10 Bits: The Data News Hotlist
This week’s list of data news highlights covers January 3-9 and includes articles about how machine learning is being used to find genetic links to autism and how the FDA is finding dangerous drugs with data analytics.
The 2015 Consumer Electronics Show (CES) took place this week in Las Vegas, and companies making products for the Internet of Things took center stage with a wide variety of new consumer devices and innovations. A new generation of connected wearables featured everything from solar charging fitness trackers to a fatigue detector for drivers that can detect if a driver will fall asleep up to five minutes before it happens. Smart cars, Internet-connected appliances, and sensor-laden clothes were also on display, indicating a promising year for the Internet of Things.
In a surprise vote this week on H.R. 37, the Promoting Job Creation and Reducing Small Business Burdens Act, detractors blocked efforts to undo progress on opening financial data and the bill failed to pass. The bill would have exempted 60 percent of public companies from reporting financial statements in the open, machine readable XBRL format to the SEC, reducing the requirement to only include outdated, text-based documents. The SEC has required public companies to report financial data in the XBRL format since 2009, but only recently began enforcing standards for data quality on such reporting, causing frustrations from financial stakeholders about the usefulness of this data.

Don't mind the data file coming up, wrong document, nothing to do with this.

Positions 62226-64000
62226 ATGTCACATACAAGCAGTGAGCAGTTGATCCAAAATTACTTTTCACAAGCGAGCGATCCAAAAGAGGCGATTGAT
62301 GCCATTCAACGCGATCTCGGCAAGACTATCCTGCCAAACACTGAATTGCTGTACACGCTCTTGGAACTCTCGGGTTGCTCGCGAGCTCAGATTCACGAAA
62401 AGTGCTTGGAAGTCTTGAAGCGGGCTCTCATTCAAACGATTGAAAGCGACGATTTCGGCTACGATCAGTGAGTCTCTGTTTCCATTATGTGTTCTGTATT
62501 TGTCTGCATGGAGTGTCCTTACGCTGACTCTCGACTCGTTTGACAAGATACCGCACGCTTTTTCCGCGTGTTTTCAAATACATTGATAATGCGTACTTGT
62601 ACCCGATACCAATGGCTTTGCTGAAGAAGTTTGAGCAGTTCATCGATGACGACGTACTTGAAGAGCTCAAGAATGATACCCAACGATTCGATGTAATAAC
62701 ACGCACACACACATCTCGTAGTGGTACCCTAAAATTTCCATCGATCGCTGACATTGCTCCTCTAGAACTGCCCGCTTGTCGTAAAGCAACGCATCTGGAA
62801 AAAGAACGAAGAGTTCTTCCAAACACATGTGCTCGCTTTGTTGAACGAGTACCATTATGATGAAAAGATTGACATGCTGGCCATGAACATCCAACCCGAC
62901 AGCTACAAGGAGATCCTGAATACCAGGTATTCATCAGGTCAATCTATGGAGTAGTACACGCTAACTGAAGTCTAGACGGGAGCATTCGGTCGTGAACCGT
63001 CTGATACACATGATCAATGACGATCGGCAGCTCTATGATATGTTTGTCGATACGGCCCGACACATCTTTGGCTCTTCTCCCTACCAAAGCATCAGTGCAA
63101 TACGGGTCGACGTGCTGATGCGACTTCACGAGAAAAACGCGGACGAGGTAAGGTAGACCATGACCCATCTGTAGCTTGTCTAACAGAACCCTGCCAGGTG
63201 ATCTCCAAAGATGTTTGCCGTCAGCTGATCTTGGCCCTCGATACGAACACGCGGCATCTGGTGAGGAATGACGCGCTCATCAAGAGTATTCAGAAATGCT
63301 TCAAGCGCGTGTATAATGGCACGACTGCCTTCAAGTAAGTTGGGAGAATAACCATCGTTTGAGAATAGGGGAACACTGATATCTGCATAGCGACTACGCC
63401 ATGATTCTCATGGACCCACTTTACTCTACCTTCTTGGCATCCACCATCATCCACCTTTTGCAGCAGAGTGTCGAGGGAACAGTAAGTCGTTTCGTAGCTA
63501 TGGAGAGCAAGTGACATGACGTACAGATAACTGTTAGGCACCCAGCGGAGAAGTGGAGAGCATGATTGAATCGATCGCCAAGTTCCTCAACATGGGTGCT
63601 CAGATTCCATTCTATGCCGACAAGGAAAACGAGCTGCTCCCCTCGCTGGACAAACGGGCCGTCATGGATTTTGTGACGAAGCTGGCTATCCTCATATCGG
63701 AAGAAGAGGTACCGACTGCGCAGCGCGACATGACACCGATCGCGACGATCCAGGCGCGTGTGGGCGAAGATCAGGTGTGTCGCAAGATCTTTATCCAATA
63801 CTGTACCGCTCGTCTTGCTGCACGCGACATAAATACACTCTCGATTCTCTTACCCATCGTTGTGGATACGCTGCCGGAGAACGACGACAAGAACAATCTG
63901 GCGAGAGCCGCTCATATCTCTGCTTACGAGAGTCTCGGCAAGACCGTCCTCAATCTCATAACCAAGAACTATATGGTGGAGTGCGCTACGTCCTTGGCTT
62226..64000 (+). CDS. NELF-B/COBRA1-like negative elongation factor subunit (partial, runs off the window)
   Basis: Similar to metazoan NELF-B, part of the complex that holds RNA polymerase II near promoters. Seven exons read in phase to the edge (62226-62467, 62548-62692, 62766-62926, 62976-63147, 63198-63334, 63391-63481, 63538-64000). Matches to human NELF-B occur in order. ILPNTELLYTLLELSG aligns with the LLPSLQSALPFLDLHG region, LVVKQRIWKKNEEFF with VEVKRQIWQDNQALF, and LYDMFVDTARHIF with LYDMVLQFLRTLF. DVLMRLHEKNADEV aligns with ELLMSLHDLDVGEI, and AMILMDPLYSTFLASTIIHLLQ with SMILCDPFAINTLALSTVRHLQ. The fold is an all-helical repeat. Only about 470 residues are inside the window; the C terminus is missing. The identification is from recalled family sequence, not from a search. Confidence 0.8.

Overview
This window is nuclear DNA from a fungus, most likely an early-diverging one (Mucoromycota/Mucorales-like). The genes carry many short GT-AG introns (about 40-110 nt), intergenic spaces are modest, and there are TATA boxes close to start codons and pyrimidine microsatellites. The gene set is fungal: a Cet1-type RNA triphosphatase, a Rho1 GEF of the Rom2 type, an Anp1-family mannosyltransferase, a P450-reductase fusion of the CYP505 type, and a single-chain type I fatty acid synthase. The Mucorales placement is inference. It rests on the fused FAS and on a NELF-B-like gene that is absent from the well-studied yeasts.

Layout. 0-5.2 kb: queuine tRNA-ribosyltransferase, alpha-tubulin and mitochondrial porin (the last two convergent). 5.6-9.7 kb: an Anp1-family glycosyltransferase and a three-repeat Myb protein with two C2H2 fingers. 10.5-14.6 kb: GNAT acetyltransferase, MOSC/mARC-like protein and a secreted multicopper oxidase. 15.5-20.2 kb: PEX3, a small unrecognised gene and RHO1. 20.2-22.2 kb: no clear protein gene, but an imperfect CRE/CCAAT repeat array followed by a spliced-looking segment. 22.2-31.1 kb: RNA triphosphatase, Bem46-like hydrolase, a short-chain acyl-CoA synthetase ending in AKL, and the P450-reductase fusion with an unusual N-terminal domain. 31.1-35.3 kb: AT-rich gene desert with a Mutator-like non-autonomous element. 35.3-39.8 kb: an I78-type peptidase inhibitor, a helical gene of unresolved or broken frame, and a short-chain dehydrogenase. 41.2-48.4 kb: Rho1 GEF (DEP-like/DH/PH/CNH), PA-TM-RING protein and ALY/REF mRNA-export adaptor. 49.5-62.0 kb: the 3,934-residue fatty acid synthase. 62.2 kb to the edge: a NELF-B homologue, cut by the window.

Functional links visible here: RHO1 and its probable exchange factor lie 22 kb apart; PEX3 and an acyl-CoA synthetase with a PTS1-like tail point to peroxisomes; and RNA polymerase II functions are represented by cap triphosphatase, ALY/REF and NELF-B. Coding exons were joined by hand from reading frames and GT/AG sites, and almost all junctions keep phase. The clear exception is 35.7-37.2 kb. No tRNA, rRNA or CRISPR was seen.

By feeding a computer algorithm disparate datasets about 9,000 stars, including size, temperature, and the amount of heavy elements, known as spectra data, NASA researchers were able to have the algorithm produce original predictions about new stars without the need for new spectra data. This machine learning technique will help NASA discover and analyze new types of stars without having to first obtain spectra data, which can be an expensive and time-consuming process. Researchers responsible for the project hope to use their machine learning algorithm to help analyze the more than 50 million stars that NASA is projected to observe in its upcoming Large Synoptic Survey Telescope project.